Rochester Declassified: Midterm Survival Guide

It’s that time of year again: the leaves are falling, the snow is snowing, and midterm exams are lurking around every corner. No one likes exams, but they don’t have to be as scary as they seem. I’m here with some tips to turn those midterms from mighty dragons into much-less-mighty lizards.

1. Go to class

The first and most helpful tip I can possibly give you is to go to your lectures. I know, I know, we’ve all had those days where we’ve woken up and decided the 9 am biology lecture was just not happening that day. And that’s fine, as long as you don’t make a habit out of it. Maybe you learn better by reading a textbook, and don’t like how the professor teaches. That’s perfectly fine, but by going to class you know what the professor thinks is important. And remember, your professor is the one who’s writing the test.

2. Do the reading

The second-best thing you can do is actually do the reading. If the syllabus says that you should read chapters 3 and 4 of your textbook, actually read the chapters. Sometimes, there will be material on the exam that you didn’t cover in class, and your professor expected you to read from the textbook. Take notes on the reading as well! If you have to choose which parts of a page to write down, you’re engaging with the material much more than if you skimmed the summaries.

3. Avoid cramming

Even if it’s just for a few minutes, start studying earlier than the day before your exam. This gives your brain time to digest the material and understand it, rather than spitting it out on the test and not knowing what it means. If you really can’t get motivated, set a timer for five minutes and start reading. Once the five minutes are up, you don’t have to look at it for the rest of the day. Whenever I do this, I find myself actually wanting to keep studying! Remember, five minutes is better than zero minutes.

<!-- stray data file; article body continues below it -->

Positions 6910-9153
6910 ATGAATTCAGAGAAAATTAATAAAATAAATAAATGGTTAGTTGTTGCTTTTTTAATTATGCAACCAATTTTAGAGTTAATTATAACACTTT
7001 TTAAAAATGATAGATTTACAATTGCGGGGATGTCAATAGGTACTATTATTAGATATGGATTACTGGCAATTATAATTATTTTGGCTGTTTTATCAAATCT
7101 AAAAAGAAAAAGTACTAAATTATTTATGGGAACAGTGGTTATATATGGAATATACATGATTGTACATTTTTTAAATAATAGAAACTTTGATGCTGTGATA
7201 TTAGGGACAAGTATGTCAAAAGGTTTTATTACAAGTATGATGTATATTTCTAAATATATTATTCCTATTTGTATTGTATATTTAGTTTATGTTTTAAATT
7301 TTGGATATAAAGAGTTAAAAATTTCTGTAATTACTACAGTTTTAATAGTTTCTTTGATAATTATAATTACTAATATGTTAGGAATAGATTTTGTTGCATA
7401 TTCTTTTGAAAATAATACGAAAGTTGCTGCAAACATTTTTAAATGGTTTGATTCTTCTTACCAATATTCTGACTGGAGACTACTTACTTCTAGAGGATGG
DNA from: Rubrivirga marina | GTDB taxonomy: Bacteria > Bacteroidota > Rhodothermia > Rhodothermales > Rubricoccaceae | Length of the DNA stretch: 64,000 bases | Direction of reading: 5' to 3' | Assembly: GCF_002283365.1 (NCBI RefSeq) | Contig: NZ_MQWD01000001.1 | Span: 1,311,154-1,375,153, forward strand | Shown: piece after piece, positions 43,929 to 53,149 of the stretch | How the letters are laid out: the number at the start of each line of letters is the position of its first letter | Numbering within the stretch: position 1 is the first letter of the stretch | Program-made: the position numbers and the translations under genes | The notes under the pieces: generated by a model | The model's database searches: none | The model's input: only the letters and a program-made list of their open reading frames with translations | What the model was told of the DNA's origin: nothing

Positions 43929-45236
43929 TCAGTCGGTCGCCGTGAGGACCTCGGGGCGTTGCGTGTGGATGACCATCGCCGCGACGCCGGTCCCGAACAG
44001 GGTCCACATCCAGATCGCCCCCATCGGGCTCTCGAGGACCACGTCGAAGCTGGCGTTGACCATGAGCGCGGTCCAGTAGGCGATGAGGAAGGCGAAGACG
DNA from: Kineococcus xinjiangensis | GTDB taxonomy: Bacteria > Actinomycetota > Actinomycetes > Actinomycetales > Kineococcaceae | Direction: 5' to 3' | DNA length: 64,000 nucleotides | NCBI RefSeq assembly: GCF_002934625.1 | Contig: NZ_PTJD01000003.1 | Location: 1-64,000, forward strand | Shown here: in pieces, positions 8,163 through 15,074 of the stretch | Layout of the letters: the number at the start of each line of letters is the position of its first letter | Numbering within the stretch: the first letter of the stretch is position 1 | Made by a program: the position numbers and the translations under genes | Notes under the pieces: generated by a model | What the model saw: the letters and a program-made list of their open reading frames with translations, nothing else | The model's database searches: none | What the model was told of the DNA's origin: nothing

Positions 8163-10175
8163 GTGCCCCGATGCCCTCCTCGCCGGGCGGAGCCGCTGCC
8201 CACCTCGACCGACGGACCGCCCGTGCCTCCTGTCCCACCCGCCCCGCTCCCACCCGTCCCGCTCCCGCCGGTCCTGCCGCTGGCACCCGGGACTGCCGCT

4. Sleep

Seriously. Even if you end up cramming all of your studying into the night before, try and nap for at least an hour. It gives your body and brain time to rest and process the information. If you don’t have time for a full nap, even just resting your eyes will put your brain into a better test taking mindset. Turn out the lights and just lie down for 20 minutes. It won’t be as effective as actually sleeping, but it’s so much better than rolling up to the exam room still vibrating from your fourth espresso.

There you have it! A little disclaimer: I’m not always the best at following these myself. But I find they’re better than setting unrealistic study goals and then feeling guilty when you fail to live up to them. I hope you can use these tips to succeed on your own tests! But remember, your grades do not define your worth.

About the author

Nicole Sammartino

Hi! My name is Nicole, and I'm a math major in the class of 2020. Currently, I'm studying conservation biology for my Take Five program. I'm originally from Fairfax, Virginia and I love the cold Rochester weather! On campus, I'm a member of the Music Interest Floor and the University of Rochester Pep Band. When I'm not in class, you can usually find me trying out new tofu recipes or playing the trumpet.

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